Brooks shows he still has game with MVP outing
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By Kyle Sakamoto
Advertiser Staff Writer
By Kyle Sakamoto
Tampa Bay Buccaneers linebacker Derrick Brooks has made the Pro Bowl in nine of his 11 NFL seasons, and he has a message for those who think he's slowing down.
Brooks picked off Kansas City's Trent Green and sprinted 59 yards for a go-ahead touchdown in the third quarter to help the NFC beat the AFC, 23-17, yesterday at Aloha Stadium.
On the return, he started down the right side and cut back near the 30.
"For anybody who thought I lost a step, I hope I showed them," Brooks said.
Brooks said his teammates were in man coverage and he was "free help."
"I saw the tight end (San Diego's Antonio Gates) on the bootleg and to be honest I don't think Trent ever saw me," he said. "I just went with the tight end and thank God I stepped up and caught it."
Brooks, who also had two tackles, won the Dan McGuire Player of the Game Award and a new Cadillac Escalade EXT.
He'll also be going home with souvenirs.
Brooks traded some of his helmets for those of Peyton Manning (Indianapolis Colts), Lofa Tatupu (Seattle Seahawks) and John Lynch (Tampa Bay).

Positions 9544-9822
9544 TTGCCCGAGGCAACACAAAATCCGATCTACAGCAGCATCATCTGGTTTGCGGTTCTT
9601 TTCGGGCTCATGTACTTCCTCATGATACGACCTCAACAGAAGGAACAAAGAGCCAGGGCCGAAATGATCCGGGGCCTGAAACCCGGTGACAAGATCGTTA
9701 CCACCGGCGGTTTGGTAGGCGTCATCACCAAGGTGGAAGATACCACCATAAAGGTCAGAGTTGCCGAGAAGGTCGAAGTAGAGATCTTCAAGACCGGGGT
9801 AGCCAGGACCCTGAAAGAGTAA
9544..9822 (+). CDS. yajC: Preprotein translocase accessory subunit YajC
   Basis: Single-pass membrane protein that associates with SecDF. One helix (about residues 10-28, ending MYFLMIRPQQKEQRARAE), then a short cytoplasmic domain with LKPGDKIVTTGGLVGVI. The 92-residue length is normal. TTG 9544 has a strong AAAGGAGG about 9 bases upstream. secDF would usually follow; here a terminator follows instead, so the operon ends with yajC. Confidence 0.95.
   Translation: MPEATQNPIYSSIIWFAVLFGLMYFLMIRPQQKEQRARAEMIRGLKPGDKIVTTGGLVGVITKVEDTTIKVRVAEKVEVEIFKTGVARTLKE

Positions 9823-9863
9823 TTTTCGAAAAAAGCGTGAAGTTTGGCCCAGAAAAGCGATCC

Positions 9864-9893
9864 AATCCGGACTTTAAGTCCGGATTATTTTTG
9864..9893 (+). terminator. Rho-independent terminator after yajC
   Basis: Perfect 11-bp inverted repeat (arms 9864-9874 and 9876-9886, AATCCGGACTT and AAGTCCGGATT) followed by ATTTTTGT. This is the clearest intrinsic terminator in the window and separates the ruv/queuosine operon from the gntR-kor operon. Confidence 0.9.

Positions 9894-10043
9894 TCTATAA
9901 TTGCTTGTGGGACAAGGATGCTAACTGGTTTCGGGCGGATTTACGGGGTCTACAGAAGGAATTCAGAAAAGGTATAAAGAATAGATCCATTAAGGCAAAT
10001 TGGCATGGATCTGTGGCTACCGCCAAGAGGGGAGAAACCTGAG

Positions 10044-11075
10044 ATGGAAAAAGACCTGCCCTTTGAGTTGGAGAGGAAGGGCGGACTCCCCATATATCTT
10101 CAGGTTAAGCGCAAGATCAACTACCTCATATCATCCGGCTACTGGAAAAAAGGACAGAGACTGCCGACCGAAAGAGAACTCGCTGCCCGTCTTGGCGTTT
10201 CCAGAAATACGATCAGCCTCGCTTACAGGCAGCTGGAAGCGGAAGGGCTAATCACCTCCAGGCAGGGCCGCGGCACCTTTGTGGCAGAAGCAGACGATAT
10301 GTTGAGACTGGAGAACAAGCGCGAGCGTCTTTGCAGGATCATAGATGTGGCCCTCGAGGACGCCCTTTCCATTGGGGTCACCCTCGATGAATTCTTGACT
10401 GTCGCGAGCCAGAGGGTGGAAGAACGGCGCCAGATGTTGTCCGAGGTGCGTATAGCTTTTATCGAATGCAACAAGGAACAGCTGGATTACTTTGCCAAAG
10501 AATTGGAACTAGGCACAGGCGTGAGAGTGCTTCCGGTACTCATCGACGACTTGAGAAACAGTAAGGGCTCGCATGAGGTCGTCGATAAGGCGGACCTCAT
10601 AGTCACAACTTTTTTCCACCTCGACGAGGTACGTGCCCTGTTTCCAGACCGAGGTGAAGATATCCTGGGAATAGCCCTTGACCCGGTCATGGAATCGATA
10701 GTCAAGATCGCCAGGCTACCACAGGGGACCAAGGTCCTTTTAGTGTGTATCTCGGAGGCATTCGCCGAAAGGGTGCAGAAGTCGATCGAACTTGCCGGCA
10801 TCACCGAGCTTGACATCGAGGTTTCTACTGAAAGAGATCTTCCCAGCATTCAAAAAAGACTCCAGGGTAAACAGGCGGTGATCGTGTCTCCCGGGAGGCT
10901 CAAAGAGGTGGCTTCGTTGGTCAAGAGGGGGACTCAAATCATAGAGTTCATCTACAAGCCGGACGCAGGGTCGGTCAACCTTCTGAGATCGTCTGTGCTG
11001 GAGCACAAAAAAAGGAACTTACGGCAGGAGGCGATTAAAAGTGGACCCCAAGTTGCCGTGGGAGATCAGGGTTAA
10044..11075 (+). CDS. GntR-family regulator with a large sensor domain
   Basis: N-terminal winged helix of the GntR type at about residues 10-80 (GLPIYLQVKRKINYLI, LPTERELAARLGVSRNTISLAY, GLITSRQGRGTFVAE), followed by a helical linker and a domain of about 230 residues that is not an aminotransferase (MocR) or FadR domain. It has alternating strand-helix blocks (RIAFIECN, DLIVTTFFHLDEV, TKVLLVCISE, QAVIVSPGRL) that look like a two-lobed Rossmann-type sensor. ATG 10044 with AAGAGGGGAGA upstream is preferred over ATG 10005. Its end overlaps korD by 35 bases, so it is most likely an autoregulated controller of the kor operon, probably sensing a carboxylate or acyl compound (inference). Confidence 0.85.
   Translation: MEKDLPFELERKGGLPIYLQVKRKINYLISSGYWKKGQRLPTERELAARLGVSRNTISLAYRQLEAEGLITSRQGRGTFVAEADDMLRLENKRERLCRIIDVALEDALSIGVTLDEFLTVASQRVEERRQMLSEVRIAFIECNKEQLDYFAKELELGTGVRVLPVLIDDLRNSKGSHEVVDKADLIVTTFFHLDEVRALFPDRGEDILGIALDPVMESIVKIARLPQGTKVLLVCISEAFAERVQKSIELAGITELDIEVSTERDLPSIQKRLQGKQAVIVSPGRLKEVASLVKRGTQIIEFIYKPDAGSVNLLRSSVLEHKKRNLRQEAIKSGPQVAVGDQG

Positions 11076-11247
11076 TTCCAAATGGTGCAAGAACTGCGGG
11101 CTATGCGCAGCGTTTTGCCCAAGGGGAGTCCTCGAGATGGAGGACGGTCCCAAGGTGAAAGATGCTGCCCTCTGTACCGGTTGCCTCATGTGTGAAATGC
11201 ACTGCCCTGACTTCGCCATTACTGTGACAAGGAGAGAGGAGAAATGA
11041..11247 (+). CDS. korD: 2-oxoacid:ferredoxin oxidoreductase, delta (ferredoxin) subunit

"Going up in my collection with all my other stuff," Brooks said.
Brooks' interception return was one of many defensive highlights in the game.
The teams combined for six interceptions and four lost fumbles. The NFC scored 17 points off its six forced turnovers (four were interceptions)
"We have a good defensive team," Brooks said. "You have a good group of guys who made the team defensively so I wasn't surprised we went out there and played well."
The defenses were helped out by rain at the start of the game and the offenses' lack of timing.
"It's easier to get 11 guys on the same page and not having to worry about hanging on to the ball," said Tatupu, who led the NFC with six tackles. "On defense, above all, you got to love to run and hit."
The five first-half interceptions were returned for a combined 206 yards. The combined total offense for both teams at the half was 305 yards.
There were some no-blitzing and defensive positioning rules designed to help the offenses, but the defenses clearly dominated.
"In this game there are so many rules favoring the offense," Brooks said. "To see a little defense being played is a good thing."
One of the more innovative interception returns was turned in by the NFC late in the first half.
Dallas Cowboys safety Roy Williams intercepted Manning at the NFC 12, and Williams ran down the left sideline 11 yards before lateraling to Atlanta Falcons cornerback DeAngelo Hall, who advanced the ball another 57 yards to the 20.
Hall, who finished with five tackles, said the NFC was motivated by the $40,000 checks given to each member of the winning team.
"The whole week we were saying '40 grand' on three," Hall said of when the team broke huddles. "It feels good to come out with the win."
Reach Kyle Sakamoto at firstname.lastname@example.org.